Some paintings seem still, at rest, composed, using the word in the sense of poised and serene. Other paintings seem to be happening in the moment, as you look at them. Courbet’s landscapes surround you with sensation: you can almost hear the wind and the rush of water. The Walters installation tried underlining this auditory quality by incorporating music. This kind of play can be risky, but here wind and water sounds, along with original ambient music by composition students from the renowned Peabody Conservatory, another important Baltimore institution. There were also lighting effects, a bit of a gimmick but useful in reminding us how theatrical many nineteenth-century art exhibitions were.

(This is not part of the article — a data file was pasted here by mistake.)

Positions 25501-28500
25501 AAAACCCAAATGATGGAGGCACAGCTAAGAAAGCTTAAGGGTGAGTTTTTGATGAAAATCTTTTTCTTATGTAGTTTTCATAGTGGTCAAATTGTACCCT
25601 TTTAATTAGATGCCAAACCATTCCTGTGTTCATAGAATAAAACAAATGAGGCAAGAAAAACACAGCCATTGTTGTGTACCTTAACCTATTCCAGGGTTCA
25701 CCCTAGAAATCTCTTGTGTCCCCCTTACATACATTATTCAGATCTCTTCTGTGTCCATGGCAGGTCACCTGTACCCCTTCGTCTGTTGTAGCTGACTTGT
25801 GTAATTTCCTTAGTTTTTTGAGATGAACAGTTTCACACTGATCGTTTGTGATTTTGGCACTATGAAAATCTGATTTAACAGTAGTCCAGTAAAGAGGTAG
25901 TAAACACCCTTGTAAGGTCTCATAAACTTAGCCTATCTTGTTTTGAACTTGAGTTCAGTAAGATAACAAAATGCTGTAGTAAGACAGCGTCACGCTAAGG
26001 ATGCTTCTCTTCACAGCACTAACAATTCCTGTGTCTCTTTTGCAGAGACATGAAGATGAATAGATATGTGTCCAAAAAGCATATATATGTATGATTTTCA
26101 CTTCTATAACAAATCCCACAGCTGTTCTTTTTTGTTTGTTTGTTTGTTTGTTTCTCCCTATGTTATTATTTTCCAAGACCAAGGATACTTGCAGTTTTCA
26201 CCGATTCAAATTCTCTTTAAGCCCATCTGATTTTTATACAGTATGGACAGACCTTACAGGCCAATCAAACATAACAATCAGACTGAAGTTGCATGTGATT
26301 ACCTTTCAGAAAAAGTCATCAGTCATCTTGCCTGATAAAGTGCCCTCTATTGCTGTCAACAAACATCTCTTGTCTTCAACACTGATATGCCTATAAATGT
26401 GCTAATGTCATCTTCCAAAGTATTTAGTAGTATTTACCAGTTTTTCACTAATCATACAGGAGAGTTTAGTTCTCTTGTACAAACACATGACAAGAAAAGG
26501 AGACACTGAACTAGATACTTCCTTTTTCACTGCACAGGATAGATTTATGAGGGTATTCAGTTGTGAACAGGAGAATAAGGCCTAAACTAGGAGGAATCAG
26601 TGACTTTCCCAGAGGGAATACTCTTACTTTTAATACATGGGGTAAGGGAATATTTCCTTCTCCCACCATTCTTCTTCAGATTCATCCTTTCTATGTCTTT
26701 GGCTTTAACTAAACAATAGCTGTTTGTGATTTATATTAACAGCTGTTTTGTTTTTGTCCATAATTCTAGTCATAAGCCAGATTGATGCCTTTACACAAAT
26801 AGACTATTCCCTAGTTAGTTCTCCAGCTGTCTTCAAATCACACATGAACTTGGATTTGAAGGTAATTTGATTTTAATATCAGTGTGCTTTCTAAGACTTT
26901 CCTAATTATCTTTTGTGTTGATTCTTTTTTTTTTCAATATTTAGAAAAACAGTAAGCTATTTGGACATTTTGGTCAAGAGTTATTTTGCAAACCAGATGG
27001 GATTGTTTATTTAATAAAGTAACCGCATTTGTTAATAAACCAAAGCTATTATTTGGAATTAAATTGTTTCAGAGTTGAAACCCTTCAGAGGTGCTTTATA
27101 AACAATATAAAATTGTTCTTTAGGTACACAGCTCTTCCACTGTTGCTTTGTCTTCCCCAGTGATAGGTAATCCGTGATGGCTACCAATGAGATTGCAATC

Courbet’s seascapes are among his most admired works. They can be divided into “marines,” typically depicting the sea at low tide, with most of the composition given over to dramatic skies, and “waves,” pure expressions of oceanic weight and force. Seacoast (1865) is almost abstract. There are no boats, no figures, no coastal rocks—just a blue-grey sky dominated by a swath of cloud and a flat, grey-rose sea. The texture of the paint adds a visceral edge to the ethereal feeling of limitless space. The Waterspout (1866) is more dramatic, with a couple of tiny boats menaced by the dizzying swoops of wind-churned water that have been sucked up into the sky. Crusted paint signals the ripple of waves approaching the shore, and the brushstrokes depicting this phenomenon seem driven by the weather itself. Courbet’s waves leave the coast behind. The viewer seems suspended in the middle of the swell, without solid earth or flat horizon line for perspective, but the disorientation is liberating. The painter contrasts the glassy green translucence of the rising water and the thick white scumble of foamy collapse with great skill. Not all of Courbet’s nature paintings have this sort of elemental power. In an effort to avoid contrivance, he sometimes falls into banality, and the palette can be almost impenetrably dark. In his late, melancholy exile in Switzerland, he painted a series of more conventional if lovely views. Sunset, Vevey, Switzerland (1874) is a good example, with the rough paint of the pebbled shore contrasting with the dragged strokes of peachy light in the sky. Still, Courbet’s landscapes—which make up two-thirds of his oeuvre—continue to surprise. Anyone interested in the artist will want to add the excellent catalogue of the exhibition, Courbet and the Modern Landscape (published by the J. Paul Getty Museum, $45 hardback) to a shelf that undoubtedly already includes Courbet Reconsidered by Sarah Faunce and Linda Nochlin, the catalogue for the 1988 Brooklyn Museum show. Walters Art Museum, 600 North Charles Street, Baltimore, Maryland 21201. Telephone (410) 547–9000. On the Web at www.thewalters.org